Ontario-Samsung green energy deal dubbed ‘colossal failure’

Samsung is one of the best known South Korean companies and a
powerful force in the country's economy.
Samsung is one of the best known South Korean companies and a powerful force in the country's economy. THE CANADIAN PRESS/AP, Lee Jin-man

TORONTO – Ontario’s signature green energy deal with Samsung was a “colossal failure,” the opposition parties charged Thursday after the Liberal government slashed the $9.7-billion agreement by more than one third.

The province will now buy $6 billion worth of electricity produced by Samsung’s wind farms and solar projects over the next 20 years, which is $3.7 billion less than the original 2010 agreement, said Energy Minister Bob Chiarelli.

“This was the most significant step our province could take … to bend the cost curve for ratepayers,” Chiarelli told reporters.

The Progressive Conservatives pounced on Chiarelli’s cost-saving claim as proof of their long-standing charge that the Liberals’ green energy policies are responsible for soaring electricity rates.

“The fact that they’re suggesting that cancelling a portion of it is going to save the taxpayer money is proof that subsidized renewable energy is what caused your hydro rates to double under the Liberals in the last nine years,” said PC energy critic Vic Fedeli.

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Samsung missed some deadlines, so the province was able to reopen negotiations and reduce the amount of electricity it will buy from 2,500 megawatts to 1,369 MW, said Chiarelli. That power may never be generated if it’s not needed, he added.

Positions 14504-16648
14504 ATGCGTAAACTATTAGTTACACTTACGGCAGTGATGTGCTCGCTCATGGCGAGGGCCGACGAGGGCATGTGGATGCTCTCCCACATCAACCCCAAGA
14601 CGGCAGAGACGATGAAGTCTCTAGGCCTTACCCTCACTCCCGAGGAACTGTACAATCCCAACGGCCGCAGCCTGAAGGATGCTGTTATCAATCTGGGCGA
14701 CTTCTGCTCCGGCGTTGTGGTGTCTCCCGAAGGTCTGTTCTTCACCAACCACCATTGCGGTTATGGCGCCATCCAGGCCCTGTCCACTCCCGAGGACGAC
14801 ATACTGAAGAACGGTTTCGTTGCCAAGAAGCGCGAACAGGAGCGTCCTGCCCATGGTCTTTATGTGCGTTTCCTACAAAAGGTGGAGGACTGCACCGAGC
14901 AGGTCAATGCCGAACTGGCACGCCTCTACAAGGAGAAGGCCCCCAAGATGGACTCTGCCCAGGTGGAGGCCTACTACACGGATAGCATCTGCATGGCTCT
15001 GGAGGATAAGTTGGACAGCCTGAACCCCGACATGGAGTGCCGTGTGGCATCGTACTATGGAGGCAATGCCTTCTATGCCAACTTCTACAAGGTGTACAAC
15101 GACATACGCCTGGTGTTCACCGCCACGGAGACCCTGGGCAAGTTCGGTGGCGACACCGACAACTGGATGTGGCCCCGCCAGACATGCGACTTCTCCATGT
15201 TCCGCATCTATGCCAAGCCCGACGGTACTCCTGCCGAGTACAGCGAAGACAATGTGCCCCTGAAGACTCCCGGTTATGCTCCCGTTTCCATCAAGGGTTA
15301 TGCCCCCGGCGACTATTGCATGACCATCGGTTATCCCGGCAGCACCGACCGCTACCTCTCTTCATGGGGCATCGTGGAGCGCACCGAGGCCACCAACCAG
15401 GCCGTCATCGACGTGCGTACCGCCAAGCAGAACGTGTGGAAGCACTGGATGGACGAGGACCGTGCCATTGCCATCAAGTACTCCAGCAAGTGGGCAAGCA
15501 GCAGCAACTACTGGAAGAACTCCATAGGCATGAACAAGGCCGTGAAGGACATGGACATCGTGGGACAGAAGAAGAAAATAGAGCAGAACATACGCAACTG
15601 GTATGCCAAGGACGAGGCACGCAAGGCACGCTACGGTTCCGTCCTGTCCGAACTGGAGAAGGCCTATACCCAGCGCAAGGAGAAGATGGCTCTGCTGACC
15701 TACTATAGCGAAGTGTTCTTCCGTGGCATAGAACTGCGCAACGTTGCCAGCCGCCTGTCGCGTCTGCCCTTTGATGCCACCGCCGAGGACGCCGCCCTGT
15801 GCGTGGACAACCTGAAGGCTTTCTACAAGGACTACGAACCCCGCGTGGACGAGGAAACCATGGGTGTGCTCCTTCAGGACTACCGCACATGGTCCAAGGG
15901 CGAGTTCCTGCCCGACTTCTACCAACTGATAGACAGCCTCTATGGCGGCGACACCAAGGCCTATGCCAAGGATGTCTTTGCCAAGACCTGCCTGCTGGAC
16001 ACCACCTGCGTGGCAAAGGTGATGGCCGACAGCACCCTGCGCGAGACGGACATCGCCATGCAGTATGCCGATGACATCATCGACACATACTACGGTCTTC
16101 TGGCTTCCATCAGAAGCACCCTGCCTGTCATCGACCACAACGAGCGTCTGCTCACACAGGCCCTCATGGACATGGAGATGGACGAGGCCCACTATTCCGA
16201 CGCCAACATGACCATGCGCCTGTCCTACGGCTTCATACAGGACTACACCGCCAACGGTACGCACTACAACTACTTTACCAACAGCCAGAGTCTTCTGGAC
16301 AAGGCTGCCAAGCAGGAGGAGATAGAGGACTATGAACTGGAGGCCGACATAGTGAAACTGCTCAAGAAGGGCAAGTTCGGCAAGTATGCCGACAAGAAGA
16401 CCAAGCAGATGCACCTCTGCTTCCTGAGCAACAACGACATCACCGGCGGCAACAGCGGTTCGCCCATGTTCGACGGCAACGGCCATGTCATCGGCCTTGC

At the same time, Samsung’s original commitment to invest $7 billion in new manufacturing plants for green energy components, and to build new wind and solar power projects, has been reduced to $5 billion under the renegotiated deal.

The NDP said the Liberals’ green energy policies are driving up electricity prices but not creating the thousands of jobs the government had promised.

“I think what we’ve heard is an admission that the Liberal government’s energy project has been a colossal failure,” said New Democrat Jonah Schein.

“We’ve clearly seen that sweetheart deals with private companies have not delivered good jobs, and they’ve created increased costs.”

Chiarelli dismissed suggestions the province wanted out of the Samsung deal because of public anger over rising electricity prices and the backlash in rural areas against industrial wind turbines that cost the Liberals several seats in the 2011 election.

However, he said the South Korean company will now have to obtain a resolution of support from the local municipal council for any new renewable energy projects in Ontario.

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Unlike the original announcement, there were no Samsung officials on hand when Chiarelli announced the renegotiated deal, but the company put out a release.

“Changing economic conditions in the province and our vital work to engage our communities have impacted our original timelines,” said Samsung vice president Ki-Jung Kim.

Samsung agreed to build plants to manufacture components for wind and solar projects in Toronto, Tilsonburg and Windsor, and said Thursday it would have its fourth plant up and running in London by the end of this year. The four manufacturing plants will create about 900 jobs, which Chiarelli said are guaranteed until 2016.

In exchange, Ontario agreed to buy heavily-subsidized power from Samsung and guarantee the company space on the province’s crowded electricity transmission grid.

Ontario will pay Samsung 13.5 cents a kilowatt hour for wind power and 44.3 cents a kilowatt hour for solar power, which drops to 10.5 cents for wind, and 29.5 cents for solar in the later phase of the contract.

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